Instrumentation Static Error It is the difference between the true value of a time invariant measurable quantity and the value indicated by the instrument. It is the deviation from the true value of the measured variable. For static error in units : True value + static error = Instrument reading or True value = Instrument reading – Static error
Instrumentation Repeatability The repeatability of an instrument is the degree of closeness with which a measured quantity may be repeatedly measured. Mathematically , it is defined as the measured data known as the standard deviation σ Static Sensitivity The slope of a static calibration curve , evaluated at the input , yields the static sensitivity. i. e if calibration curve is linear , then the sensitivity can be defined as slope of the curve. Sensitivity is ratio of change in output of instrument to the change in input.
Instrumentation Dead Zone Dead zone is the largest value of the measured variable for which the instrument does not respond. Dead zone usually occurs with friction in a mechanical measuring system. Hysteresis error refers to difference between upscale sequence of calibration and down scale sequence of calibration or The output at the particular input while increasing and decreasing varies because of friction or hysteresis damping.
Instrumentation Resolution The measurement resolution of an instrument defines the smallest change in measured quantity that causes a detectable change in its output. It is smallest increment in the input value that can be detected by the instrument. For example , in a temperature transducer if 0. 2º C is smallest temperature change that is observed , then the measurement resolution is 0. 2º C.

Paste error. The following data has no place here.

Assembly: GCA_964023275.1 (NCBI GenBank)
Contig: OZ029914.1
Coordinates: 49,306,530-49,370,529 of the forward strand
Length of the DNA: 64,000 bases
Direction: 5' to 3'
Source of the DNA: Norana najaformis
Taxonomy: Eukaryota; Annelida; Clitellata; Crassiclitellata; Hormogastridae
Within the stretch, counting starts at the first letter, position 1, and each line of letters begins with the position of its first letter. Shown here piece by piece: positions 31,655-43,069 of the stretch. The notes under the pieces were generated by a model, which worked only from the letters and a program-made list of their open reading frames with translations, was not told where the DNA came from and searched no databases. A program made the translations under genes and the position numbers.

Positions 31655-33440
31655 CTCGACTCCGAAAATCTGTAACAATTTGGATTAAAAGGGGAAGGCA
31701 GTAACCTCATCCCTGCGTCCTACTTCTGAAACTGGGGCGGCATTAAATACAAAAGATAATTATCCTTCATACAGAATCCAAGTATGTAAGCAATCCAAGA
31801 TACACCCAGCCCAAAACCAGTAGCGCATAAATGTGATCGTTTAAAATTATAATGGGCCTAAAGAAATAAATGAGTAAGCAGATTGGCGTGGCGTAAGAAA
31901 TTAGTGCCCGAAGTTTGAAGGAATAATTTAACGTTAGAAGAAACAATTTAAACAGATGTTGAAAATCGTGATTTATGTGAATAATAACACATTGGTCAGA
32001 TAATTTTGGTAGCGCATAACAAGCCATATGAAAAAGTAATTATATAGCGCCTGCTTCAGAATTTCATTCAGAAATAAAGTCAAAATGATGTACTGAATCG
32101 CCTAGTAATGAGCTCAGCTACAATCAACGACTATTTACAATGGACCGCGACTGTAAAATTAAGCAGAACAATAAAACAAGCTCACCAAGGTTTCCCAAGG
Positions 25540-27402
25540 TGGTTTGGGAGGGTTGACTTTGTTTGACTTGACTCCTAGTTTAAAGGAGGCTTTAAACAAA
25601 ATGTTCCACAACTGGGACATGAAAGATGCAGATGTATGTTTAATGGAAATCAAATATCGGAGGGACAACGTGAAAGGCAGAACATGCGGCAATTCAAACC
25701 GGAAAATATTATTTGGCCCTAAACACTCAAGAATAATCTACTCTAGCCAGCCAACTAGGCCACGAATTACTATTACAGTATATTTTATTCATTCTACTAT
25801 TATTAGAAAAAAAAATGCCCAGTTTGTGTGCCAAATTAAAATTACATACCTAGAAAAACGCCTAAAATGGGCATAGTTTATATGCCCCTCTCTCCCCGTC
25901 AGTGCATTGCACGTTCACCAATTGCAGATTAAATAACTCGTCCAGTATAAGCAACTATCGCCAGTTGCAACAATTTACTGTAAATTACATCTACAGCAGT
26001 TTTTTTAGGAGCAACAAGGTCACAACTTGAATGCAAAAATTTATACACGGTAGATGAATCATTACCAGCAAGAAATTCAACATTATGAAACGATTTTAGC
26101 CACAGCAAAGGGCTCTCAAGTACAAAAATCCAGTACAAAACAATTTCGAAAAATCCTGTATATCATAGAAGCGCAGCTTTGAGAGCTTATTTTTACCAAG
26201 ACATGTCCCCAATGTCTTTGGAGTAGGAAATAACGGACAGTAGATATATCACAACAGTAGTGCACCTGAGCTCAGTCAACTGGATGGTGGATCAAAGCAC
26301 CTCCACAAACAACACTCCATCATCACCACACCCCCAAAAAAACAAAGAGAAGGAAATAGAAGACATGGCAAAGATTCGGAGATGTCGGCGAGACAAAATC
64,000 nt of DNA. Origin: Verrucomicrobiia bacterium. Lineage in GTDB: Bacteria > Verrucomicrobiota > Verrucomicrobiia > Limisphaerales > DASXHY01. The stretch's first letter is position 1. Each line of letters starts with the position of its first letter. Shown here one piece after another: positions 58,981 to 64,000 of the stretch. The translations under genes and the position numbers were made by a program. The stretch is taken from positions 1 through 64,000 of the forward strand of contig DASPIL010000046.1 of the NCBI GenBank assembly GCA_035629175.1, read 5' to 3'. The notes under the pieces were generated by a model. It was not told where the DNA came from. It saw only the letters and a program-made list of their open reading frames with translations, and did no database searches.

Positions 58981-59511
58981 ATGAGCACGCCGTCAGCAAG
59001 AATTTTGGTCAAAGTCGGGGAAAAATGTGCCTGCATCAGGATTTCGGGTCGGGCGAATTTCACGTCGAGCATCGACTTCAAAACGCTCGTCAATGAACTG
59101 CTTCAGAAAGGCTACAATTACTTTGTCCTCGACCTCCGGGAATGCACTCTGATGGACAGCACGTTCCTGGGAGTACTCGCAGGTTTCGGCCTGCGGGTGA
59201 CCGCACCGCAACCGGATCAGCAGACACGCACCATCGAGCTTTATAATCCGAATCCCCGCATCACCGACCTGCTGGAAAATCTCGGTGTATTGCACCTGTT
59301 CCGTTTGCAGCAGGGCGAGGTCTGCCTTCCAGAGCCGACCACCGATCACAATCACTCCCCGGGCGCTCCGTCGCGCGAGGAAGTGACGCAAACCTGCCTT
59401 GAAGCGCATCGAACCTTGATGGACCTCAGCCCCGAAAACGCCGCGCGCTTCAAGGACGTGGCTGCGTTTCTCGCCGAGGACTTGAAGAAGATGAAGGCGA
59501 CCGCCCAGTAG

Instrumentation Bias It means a constant error exists over the full range of measurement of an instrument. The error can be easily removed by calibration. For eg , a voltmeter shows a reading of 1 Volts with no input to its terminals If now a known voltage of 30 V is applied to the voltmeter , the reading would be 31 V. This constant bias of 1 V can be removed by calibration or by mechanical / electronic adjustment in the voltmeter itself.
Instrumentation Drift The calibration of an instrument is usually performed under some controlled conditions of temperature , pressure , etc. As the variations occur in the ambient temperature etc , static characteristics change namely zero drift and sensitivity drift. Zero Drift It is the deviation of the output from its zero value , when the variable to be measured is constant. The effect of zero drift is to impose bias on the instrument. Sensitivity Drift It defines the amount by which an instrument sensitivity measurement varies as ambient conditions change.
Instrumentation Calibration It is a procedure that involves a comparison of particular instrument with either (1) a primary standard (2) a secondary standard with a higher accuracy than the instrument to be calibrated (3) a know output source. For example (1) A flow meter can be calibrated with a standard flowmeter available in standard laboratory. (2) It can be calibrated with another flowmeter of know accuracy. (3) It can be directly calibrated with a primary measurement such as weighting a certain amount of water in a tank and recording time required for this quantity to flow through the meter.